Michelangelo Galliani: sculpture as a fertile dual...

Michelangelo Galliani: sculpture as a fertile dualism

One could start from the work exhibited in Postumano Metamorfico (Posthuman Metamorphic) – an exhibition in the San Marino Pavilion set up at Palazzo Donà dalle Rose on the occasion of the 59th Venice Biennale – to try to understand the spirit that moves Michelangelo Galliani’s work. Un Giardino Imperfetto (An Imperfect Garden), 2022, – accompanied by the critical text by Pasquale Lettieri – already contains several elements that characterize his poetics: the marble of a fragmentary statue – identifier material of his practice; the steel of the tank in which this is placed; the water that occupies its surface; the gold leaf applied on the branches that emerge from the small basin; finally – a rather unprecedented solution in the artist’s work – a significant technological component represented by an acoustic device immersed in the tub and a monitor that projects the NFT version of the work.

As in the intentions of the entire exhibition, Un Giardino Imperfetto aims to place man before his own nature, as well as before that which, earlier than his birth, embellishes the planet it shares with him: an essence that is necessarily changing, the result of genetic errors which, on more than one occasion, have not led to unfavorable results, but to profitable and surprising consequences – in fact, the imperfection mentioned in the title would allude to these. Thus, the evolutionary contingencies inherent in the heritage of every living being are added to the effects of modern technologies that try to improve their life, in a dialectical relationship that “would not necessarily determine the end of the world, (as we often hear)” – Galliani himself affirms – but which would lead, perhaps, to the development of “a world different from the one we know”.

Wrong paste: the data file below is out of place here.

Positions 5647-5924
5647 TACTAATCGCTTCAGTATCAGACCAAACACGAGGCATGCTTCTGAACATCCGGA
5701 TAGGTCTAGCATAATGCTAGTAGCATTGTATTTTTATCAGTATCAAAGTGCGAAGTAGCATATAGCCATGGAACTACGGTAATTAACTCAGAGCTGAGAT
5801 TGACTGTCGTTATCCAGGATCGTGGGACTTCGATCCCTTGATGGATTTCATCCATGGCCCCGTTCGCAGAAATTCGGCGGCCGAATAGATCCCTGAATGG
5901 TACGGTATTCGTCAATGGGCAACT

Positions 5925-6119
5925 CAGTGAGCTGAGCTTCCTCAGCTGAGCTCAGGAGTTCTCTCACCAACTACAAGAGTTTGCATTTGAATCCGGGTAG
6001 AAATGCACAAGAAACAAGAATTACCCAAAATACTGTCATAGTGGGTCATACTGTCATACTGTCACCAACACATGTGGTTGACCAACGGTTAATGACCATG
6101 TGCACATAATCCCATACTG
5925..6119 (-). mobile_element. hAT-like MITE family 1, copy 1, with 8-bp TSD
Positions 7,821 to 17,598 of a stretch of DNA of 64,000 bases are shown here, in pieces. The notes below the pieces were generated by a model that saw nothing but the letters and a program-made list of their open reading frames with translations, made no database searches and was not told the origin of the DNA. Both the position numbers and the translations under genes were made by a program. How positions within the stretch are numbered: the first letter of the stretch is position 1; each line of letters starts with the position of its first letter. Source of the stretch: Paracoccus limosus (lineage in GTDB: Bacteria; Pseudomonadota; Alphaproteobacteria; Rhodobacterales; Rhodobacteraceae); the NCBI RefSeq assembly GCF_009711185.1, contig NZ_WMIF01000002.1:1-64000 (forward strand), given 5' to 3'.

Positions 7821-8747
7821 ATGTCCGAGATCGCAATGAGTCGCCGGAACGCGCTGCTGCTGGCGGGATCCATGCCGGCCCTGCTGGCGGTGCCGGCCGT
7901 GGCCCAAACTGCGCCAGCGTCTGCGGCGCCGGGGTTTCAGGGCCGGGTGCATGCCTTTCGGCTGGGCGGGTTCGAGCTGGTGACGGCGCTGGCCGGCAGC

Un Giardino Imperfetto, therefore, in the same way as any other work of the artist, constitutes the formalization of the encounter / clash between past and present, between man and nature, between unknown and certainty, in a discourse that, in the specific case of Posthuman Metamorphic, cannot ignore the powerful impact of today’s technological tools. By the way, how to interpret Galliani’s works, if not from the perspective of a repeated synthesis of antithetical and complementary binomials? The marble that constantly oscillates between the completeness of smooth surfaces and the incompleteness of jagged surfaces provides proof of this, as do the blades that often pierce the figures, or the branches – wrapped in gold or silver leaf depending on the case – that sprout from their cavities. The same material combinations underline the powerful contrasts: marble and stainless steel (Vertigo, 2021), wax and lead (Col tempo, 2009), wood and lead (La mia barca, 2009), onyx and stainless steel (Vanitas, 2021). All these materials are appropriately chosen to highlight, from time to time, their anthropic and vegetal, organic and technical, temporary and persistent characteristics.